Have You Ever?
Have you ever heard of jury duty, where citizens are selected to serve on juries for court cases to decide whether people charged with crimes are guilty? These are often called juries of one’s peers since their members are ordinary citizens. This practice originated in the ancient Greek city-state of Athens.
Not only did ordinary citizens comprise the juries in Athens, but they also controlled all aspects of the popular courts. It was an overwhelmingly amateur system with no judges, state prosecutors, lawyers, or police officers.
Athenian Popular Courts
The Athenian popular law courts, or the dikasteria, were the signature institution of democratic Athens where citizens presented legal disputes in front of juries of their peers to resolve arguments in a fair, democratic manner.
In the law courts, citizens were free-born Athenian adult men. Women, slaves, foreigners, and children were not considered citizens within the realm of the Athenian government.
How They Worked
The popular courts were one of three types of courts in Athens, along with the homicide and maritime courts. Among these three, the popular courts heard the widest variety of cases, which were one of two types: public or private. Cases were considered public if they concerned the Athenian people at large, while disputes confined to individuals were considered private. In private cases, the only person who could bring the suit was the victim or the victim’s family, whereas in public cases, any citizen who wished could bring the suit.
The defining characteristic of the popular courts was the role of the jury. In Athenian trials, cases were heard by anywhere from 201 to 501 or more jurors. The jury selection process was randomized and democratic. In a given year, any citizen was allowed to volunteer to serve as a juror for that year. From the group of citizens that volunteered, six thousand would be chosen randomly to serve as jurors. Then, every day that the courts were in session, the number of jurors needed were randomly chosen from the group of six thousand and assigned to different courts using a complex randomization machine. These extensive randomization measures were implemented to prevent the bribery of jurors. One of the most democratic features of the juries was that jurors were paid a modest wage for each day that they sat on a jury, which ensured that poorer Athenians could participate. In practice, this resulted in most jurors being older and poorer than average.
All trials in Athens began with some dispute or conflict. To illustrate the procedure that led to a trial, let’s say there are two men, Ariston and Conon. Ariston believes Conon stole some property from him, so he goes to a magistrate, a citizen who was appointed to serve in the government for one year, and makes a complaint about Conon. Then, the magistrate holds a preliminary hearing where Ariston and Conon present evidence and question each other about the issue. After this, the magistrate sends the two men to public arbitration. During arbitration, the two men present evidence in support of their respective claims and an arbitrator gives his decision on what he thinks is the fairest course of action. If either Ariston or Conon disagrees with the arbitrator, they can choose to have a jury trial instead. At every step of the process, citizens were responsible for providing their own evidence and representing themselves, as Athens had no police and no lawyers. However, professional speechwriters would write speeches for litigants to deliver in court. In fact, most of the evidence for how the courts in Athens worked comes from surviving court speeches.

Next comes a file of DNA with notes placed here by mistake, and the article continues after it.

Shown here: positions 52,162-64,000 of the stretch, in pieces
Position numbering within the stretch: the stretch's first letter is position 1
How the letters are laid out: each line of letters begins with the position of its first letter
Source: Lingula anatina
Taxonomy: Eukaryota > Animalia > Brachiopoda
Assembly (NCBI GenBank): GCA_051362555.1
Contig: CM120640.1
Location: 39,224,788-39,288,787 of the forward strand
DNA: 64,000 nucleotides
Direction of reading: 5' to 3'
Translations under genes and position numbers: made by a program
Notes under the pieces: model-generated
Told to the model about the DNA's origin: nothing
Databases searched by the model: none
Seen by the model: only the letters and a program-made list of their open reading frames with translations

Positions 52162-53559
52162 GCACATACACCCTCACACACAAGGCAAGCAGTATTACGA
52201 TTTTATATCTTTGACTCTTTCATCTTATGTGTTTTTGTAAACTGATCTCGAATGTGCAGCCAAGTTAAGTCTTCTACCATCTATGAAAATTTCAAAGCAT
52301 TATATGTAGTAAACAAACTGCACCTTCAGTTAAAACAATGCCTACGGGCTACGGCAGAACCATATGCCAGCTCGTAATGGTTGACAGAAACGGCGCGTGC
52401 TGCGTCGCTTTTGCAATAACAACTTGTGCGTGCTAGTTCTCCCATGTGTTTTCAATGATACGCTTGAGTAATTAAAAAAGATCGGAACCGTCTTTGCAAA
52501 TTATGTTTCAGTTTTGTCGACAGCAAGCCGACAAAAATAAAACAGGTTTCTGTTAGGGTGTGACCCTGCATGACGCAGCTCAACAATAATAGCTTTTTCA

A trial in an Athenian popular court consisted of speeches by the plaintiff and the defendant and a vote by the jury. No trial could last more than one day. Both parties represented themselves unless a woman or slave was involved, in which case a citizen man would speak on their behalf. During a trial, the litigants each had a specific amount of time to plead their case, with the plaintiff speaking before the defendant. Litigants could also have evidence such as laws or witness statements read aloud for the jury to consider. Only evidence that was first brought up in arbitration could be used in a trial. Immediately after the litigants were finished speaking, the members of the jury voted anonymously and decided the case by simple majority. If the defendant was found guilty and there was no set penalty, the plaintiff and defendant would each propose a penalty and the jury would vote to pick one of the two. A jury’s decision was final with no opportunity for appeal since Athenians considered the jury to represent the people of Athens as a whole, and the People were the highest authority in Athens.
The popular law courts epitomized the democratic ideals of ancient Athens. They gave ordinary citizens an opportunity to have an influential role in the government and put the supremacy of the People in Athens on full display. Furthermore, the Athenians’ concept of justice, which was different from modern notions of justice, adhered to these democratic principles as well. The Athenian system favored broad discretion for the jury rather than strict adherence to specific rules like many modern courts. It favored flexible, individualized solutions rather than predictable, standardized ones. It preferred amateurs over professionals. It favored arguments that took context and a person’s character into account that modern courts would consider extra-judicial and irrelevant. However, it was also susceptible to persuasion by the biases of jurors and the rhetoric of litigants, it relied on the judgement of citizens with no formal legal expertise, and it was occasionally exploited by malicious prosecutors looking to gain money or political advantages. While the Athenian approach seems unusual by modern standards, it pursued justice in a way that aligned with Athenian democratic values.